3. ^ Shimunek et al. 2015, p. 149.
  4. ^ Graff 2002, p. 74.
  5. ^ Lewis 2009, p. 82-83.
  6. ^ Wei, Shou (554). 魏書 [Book of Wei]., Vol. 95.
  7. ^ Taskin, V. S. (1990). Цзе [Jie]. Материалы по истории кочевых народов в Китае III-V вв. [Materials on the history of nomadic peoples in China. 3rd–5th cc. AD] (in Russian). Vol. 2. Moscow: Nauka. ISBN 5-02-016543-3.
  8. ^ Fang, Xuanling (1958). 晉書 [Book of Jin] (in Chinese). Beijing: Commercial Press. Vol. 104
  9. ^ "East Asian Studies 210 Notes: The Ket". Archived from the original on 2019-04-06. Retrieved 2009-10-09.
  10. ^ "The Ket People - Google Video". Archived from the original on 2007-03-03. Retrieved 2009-10-09.
  11. ^ a b Vovin et al. "Who were the *Kjet" (羯) and what language did they speak?" Journal Asiatique 304.1 (2016): 125-144. p. 126–127
  12. ^ a b Vovin, Alexander. "Did the Xiongnu speak a Yeniseian language?". Central Asiatic Journal 44/1 (2000), pp. 87-104.
  13. ^ Haw 2006, p. 201
  14. ^ Fang Xuanling, Book of Jin, ibid., Vol. 95, pp. 12b-13a
  15. ^ Shiratori, Kurakichi, Uber die Sprache des Hiung-nu Stammes und der Tung-hu-Stdmme, Tokyo, 1900
  16. ^ Ramstedt G.J., "Zur Frage nach der Stellung des Tschuwassischen" (On the question of the position of the Chuvash), Journal de la Société finno-ougrienne 38, 1922, pp. 1–34
  17. ^ Bazin, Louis (1948). "Un texte proto-turc du IVe siècle: le distique hiong-nou du "Tsin-chou"". Oriens. 1 (2): 208–219. doi:10.2307/1578997. JSTOR 1578997.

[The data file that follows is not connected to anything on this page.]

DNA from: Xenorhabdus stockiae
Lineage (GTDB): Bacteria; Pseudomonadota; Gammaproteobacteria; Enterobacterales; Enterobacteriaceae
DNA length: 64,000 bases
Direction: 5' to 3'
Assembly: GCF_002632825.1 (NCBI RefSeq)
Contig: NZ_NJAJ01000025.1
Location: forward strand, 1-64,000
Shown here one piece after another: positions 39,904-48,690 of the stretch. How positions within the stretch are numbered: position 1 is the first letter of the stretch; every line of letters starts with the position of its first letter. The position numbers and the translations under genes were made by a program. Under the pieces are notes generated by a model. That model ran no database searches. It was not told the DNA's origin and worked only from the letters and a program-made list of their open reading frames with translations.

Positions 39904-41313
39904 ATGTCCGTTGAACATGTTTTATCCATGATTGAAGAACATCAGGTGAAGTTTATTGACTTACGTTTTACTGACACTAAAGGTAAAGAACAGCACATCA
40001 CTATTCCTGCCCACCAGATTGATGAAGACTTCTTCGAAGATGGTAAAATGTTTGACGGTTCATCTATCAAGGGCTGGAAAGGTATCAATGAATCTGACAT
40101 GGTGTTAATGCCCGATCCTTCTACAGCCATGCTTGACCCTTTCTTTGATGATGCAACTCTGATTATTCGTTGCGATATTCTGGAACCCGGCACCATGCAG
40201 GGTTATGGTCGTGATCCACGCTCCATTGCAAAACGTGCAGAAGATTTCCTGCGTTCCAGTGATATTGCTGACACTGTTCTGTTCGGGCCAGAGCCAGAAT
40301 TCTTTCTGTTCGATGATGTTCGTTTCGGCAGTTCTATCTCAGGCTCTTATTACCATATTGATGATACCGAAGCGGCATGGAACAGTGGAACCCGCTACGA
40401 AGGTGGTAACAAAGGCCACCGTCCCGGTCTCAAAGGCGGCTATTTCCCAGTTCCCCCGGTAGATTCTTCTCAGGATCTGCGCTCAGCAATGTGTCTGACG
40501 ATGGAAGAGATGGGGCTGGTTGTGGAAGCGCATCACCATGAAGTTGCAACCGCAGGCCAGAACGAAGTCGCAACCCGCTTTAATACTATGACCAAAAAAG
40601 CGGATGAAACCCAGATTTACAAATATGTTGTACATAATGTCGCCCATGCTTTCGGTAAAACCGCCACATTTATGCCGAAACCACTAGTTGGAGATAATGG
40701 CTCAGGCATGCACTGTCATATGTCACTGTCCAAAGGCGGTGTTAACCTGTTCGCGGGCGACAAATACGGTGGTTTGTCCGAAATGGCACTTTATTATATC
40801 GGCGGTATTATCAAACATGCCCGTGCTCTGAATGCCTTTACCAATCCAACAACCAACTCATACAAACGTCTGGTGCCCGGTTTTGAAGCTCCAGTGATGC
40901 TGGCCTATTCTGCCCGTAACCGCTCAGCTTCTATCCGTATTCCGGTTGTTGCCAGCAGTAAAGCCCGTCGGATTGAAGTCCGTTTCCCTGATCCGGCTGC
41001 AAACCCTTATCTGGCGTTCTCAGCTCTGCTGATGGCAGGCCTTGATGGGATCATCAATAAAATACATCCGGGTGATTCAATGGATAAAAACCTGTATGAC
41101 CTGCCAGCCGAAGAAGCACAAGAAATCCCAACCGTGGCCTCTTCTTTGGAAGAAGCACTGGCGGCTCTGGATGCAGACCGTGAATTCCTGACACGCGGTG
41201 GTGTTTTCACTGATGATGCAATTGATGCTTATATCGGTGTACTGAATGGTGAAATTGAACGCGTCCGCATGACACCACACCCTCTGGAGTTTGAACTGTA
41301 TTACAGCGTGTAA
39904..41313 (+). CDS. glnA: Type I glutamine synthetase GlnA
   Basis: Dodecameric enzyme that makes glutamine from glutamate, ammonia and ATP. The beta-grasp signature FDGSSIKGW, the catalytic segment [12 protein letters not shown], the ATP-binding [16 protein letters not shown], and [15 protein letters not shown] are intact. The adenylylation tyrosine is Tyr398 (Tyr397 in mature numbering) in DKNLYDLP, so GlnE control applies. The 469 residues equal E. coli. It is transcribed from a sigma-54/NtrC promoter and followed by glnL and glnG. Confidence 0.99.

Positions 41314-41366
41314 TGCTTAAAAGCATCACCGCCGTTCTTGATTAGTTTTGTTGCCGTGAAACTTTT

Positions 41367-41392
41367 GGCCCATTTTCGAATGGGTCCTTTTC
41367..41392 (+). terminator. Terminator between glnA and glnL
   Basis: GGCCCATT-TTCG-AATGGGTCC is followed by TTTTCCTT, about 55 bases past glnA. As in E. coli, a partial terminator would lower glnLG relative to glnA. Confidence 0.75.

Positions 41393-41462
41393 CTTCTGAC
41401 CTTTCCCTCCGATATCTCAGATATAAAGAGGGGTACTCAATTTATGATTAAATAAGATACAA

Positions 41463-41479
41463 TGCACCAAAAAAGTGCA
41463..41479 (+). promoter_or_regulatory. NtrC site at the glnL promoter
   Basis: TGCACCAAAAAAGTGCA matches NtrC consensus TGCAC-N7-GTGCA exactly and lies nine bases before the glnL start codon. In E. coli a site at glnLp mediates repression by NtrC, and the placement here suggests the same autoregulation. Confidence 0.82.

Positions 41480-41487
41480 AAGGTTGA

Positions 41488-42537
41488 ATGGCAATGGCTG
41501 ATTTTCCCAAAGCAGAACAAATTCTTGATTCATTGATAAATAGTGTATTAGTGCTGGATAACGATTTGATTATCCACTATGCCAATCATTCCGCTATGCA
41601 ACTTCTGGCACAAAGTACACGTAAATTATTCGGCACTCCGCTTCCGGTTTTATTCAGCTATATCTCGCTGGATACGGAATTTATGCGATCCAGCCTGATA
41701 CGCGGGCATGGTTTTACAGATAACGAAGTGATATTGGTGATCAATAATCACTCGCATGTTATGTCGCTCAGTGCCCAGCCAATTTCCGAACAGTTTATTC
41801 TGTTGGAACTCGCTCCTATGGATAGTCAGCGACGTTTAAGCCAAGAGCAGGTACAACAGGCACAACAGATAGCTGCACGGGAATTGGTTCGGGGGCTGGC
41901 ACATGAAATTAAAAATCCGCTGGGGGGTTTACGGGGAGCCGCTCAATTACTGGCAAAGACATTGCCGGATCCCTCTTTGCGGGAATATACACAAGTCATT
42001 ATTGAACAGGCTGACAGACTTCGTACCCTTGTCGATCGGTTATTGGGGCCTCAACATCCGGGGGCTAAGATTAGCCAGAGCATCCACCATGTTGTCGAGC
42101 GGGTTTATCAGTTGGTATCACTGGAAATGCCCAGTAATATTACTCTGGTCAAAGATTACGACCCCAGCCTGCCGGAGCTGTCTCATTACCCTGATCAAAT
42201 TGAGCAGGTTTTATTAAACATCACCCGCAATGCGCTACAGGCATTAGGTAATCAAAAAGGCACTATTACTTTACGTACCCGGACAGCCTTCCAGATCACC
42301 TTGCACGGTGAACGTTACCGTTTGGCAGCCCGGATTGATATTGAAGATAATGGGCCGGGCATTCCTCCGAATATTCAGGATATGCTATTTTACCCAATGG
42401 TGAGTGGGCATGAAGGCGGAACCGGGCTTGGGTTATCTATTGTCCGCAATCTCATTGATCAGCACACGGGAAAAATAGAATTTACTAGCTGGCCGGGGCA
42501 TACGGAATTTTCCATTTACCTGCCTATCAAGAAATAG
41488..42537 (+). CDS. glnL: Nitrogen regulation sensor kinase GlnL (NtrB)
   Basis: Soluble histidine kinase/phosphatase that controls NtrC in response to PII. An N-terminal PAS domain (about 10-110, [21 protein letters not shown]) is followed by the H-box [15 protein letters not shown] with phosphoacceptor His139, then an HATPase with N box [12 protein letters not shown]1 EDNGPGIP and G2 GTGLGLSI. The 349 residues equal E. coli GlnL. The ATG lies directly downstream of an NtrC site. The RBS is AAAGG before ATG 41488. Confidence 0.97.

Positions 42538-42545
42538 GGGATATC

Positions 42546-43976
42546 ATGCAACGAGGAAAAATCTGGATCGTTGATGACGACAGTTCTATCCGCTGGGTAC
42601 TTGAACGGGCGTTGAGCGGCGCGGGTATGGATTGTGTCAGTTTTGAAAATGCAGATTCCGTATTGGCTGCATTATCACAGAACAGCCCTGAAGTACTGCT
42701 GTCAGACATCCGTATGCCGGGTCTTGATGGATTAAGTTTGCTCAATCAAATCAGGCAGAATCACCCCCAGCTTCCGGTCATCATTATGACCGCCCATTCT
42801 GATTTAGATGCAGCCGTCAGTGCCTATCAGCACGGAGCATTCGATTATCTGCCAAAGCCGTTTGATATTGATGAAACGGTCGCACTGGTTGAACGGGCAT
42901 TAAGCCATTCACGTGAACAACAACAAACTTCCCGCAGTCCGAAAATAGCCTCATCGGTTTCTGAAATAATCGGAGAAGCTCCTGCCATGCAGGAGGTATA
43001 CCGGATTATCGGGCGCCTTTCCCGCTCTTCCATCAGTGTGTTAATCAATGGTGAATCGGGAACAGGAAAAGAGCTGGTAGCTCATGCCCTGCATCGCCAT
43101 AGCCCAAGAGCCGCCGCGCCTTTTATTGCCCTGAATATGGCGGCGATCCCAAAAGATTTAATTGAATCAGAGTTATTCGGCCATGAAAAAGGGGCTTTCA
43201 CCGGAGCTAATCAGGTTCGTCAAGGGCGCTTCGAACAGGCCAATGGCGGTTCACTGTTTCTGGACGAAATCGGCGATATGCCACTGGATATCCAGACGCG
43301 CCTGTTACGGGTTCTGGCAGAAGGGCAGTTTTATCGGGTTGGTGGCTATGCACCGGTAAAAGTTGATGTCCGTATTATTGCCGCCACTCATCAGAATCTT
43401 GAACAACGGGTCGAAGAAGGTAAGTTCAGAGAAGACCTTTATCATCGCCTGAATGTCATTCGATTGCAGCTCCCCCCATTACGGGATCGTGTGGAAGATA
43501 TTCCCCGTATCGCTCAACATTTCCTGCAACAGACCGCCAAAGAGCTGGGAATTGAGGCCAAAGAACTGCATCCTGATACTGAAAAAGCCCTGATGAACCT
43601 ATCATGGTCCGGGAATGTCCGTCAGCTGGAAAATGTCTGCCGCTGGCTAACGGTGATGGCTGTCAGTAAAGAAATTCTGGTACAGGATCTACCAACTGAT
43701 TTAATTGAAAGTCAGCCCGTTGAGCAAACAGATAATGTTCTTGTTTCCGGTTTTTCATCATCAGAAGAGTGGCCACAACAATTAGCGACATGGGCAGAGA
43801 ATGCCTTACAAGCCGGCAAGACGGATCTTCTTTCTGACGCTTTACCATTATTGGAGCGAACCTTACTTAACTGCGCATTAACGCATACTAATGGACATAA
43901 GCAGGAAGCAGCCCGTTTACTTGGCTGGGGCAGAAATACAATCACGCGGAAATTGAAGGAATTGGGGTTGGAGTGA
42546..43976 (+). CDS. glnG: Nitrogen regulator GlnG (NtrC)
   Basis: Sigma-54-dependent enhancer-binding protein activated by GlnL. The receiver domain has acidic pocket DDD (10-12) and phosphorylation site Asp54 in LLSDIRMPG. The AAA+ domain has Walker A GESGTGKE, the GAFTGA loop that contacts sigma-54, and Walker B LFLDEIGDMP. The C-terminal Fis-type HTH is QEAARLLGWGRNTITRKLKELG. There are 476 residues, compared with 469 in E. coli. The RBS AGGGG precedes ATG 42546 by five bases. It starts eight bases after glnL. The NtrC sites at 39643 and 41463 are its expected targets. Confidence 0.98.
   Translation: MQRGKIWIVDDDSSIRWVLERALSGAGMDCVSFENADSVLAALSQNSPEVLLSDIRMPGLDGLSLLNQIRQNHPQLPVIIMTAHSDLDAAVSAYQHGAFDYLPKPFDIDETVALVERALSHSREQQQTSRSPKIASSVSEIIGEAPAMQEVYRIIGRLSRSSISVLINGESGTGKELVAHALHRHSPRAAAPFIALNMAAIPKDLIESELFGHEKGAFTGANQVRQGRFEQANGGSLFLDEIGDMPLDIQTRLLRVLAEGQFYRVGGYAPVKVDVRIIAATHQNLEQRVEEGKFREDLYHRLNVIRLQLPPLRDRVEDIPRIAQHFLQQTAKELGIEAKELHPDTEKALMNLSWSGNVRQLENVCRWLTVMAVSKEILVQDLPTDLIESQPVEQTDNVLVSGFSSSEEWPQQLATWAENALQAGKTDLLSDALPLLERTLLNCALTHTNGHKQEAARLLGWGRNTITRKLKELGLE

18. ^ von Gabain, Annemarie (1950). "Louis Bazin: Un texte proto-turc du IVe siècle: le distique hiong-nou du "Tsin-chou" (Besprechung)". Der Islam. 29: 244–246.
  19. ^ Shervashidze I.N. "Verb forms in the language of the Turkic runiform inscriptions", Tbilisi, 1986, pp. 3–9
  20. ^ Shimunek A. "The earliest attested Turkic language: The Chieh 羯 (*Kɨr) language of the fourth century A.D.", Journal Asiatique, 2015
  21. ^ Vovin, Alexander; Vajda, Edward J.; Vaissière, Etienne de la. "WHO WERE THE *KJET (羯) AND WHAT LANGUAGE DID THEY SPEAK?". Retrieved 10 December 2021.
  22. ^ The Buddhist Conquest of China, Erik Zürcher, page 111
  23. ^ Maenchen-Helfen, Otto J. (1973). The World of the Huns: Studies in Their History and Culture. University of California Press. p. 372. ISBN 0520015967. Retrieved January 16, 2015.
  24. ^ Graff, David (2 September 2003). Medieval Chinese Warfare 300-900. Routledge. ISBN 9781134553525. Retrieved 10 December 2021 – via Google Books.
  25. ^ Barenghi, Maddalena (2017). "Ancestral Sites and Lineages of the Later Tang (923–936) and the Later Jin (936–947) Dynasties According to the Song Sources". Journal of Asian History. 51 (1): 18. doi:10.13173/jasiahist.51.1.0001. hdl:10278/3720502. JSTOR 10.13173/jasiahist.51.1.0001 – via JSTOR.